Malawi: NGO challenges parliament on anti-homosexuality bill

By Rebecca Chimjeka

The center for the Development of the people (CEDEP) one of the national human rights watch dogs in the country is strategizing with its network members on how to challenge the parliament for the recent enactment of a law aimed at criminalizing same sex marriages.

Among other thing the organization has intensified are a country wide baseline survey which has already started in southern region district of Machinga, Mangochi and Chikhwawa including the commercial city of Blantyre where so far, at least 300 people including children have been targeted.

The study, which is being carried out in partnership with the University of Malawi’s college of Medicine and John Hopkins, seeks to solicit views from the general public perception sexual practices as the method to reduce escalating of HIV prevalence in the country.

Speaking in Lilongwe at the presentation of a twenty day study report, University of Malawi chancellor college lecture Dr Jessie Kabwila Kapasula said the enactment of the new section 137 (a) of the penal code of parliament has put the country’s democracy under threat.

In 2011 an amendment added section 137A which provides that any female person who, whether in private or public, commits any act of gross indecency with another female shall be liable to up to 5 years imprisonment.

“These are not only issues to do with gay rights, this is the battle against HIV/AIDS as well as universal rights to privacy and freedom, and to end discrimination and stigma.

“The problem we have is lack of knowledge and understanding pf minority sex practices,” said Kapasula.

Homosexual acts are illegal in Malawi. Section 153 prohibits “unnatural offences”. Section 156 concerning “public decency” is used to punish homosexual acts.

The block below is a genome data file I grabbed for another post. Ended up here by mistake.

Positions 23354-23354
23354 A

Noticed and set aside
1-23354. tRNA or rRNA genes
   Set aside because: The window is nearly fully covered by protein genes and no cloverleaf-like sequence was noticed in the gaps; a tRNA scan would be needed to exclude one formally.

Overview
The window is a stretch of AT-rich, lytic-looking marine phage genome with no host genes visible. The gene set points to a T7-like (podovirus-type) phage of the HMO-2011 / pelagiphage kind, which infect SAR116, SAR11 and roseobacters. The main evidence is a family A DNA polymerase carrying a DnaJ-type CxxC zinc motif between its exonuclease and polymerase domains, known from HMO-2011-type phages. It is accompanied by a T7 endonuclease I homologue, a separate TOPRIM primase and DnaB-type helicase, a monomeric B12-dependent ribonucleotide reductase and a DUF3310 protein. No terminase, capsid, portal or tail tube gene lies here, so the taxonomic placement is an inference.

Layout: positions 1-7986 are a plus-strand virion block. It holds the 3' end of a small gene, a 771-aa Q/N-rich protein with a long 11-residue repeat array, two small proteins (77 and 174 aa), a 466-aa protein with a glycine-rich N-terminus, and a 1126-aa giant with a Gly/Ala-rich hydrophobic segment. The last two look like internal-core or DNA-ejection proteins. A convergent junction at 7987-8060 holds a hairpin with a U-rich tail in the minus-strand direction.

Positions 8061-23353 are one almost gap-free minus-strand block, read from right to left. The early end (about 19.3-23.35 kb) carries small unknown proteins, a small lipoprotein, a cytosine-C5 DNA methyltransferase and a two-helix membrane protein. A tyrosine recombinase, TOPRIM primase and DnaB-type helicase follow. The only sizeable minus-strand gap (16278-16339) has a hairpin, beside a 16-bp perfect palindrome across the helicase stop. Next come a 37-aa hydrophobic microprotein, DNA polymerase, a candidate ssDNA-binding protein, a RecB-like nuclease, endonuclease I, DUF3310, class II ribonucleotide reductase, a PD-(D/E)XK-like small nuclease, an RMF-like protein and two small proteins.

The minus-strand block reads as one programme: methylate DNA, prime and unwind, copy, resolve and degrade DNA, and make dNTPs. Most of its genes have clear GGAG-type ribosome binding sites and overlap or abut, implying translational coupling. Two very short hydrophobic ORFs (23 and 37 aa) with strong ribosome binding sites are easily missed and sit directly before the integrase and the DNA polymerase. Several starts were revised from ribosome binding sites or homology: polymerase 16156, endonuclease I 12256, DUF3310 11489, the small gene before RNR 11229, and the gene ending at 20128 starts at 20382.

Tourists who commit acts of homosexuality with locals can be prosecuted under article 156 and expelled as “undesirable aliens”.

In late December 2009, a trans-woman and a man, Tiwonge Chimbalanga and Steven Monjeza, were arrested for holding a traditional ‘engagement’ party.

They were imprisoned in Blantyre, were denied bail and stood trial. On 18 May, they were found guilty, although there has been an international outcry from LGBT solidarity groups on 29 May 2010, President Bingu wa Mutharika pardoned both individuals.

“We talk about sex workers, prisoners and gays, their issues are similar, their activities are criminalized in our laws. Our society wants to talk about sex, but not about the issues.

“Prison authorities do not acknowledge that homosexual acts are going on in prison. Apart from that, we have a lot of issues of rape, but still these issues do not come out because [officials] try to suppress them.
There is no comprehensive HIV prevention program in prisons – we cannot distribute condoms.

“I think that maybe in the history of Malawi, no one has come out like [Monjeza and Chimbalanga] – I think government was caught unawares. People have been denying that there are MSM in Africa, in Malawi – that gay people exist. I think that this is proof of the existence of such communities in our country and society. Said CEDEP Director, Gift Trapence  Health Committee Chairperson Paul Chibingu accepted that the laws leave a lot to be desired.

“There is a need to enact or change some the laws so that we include homosexuals and sex workers in the fight against poverty and HIV/AIDS,” he said.

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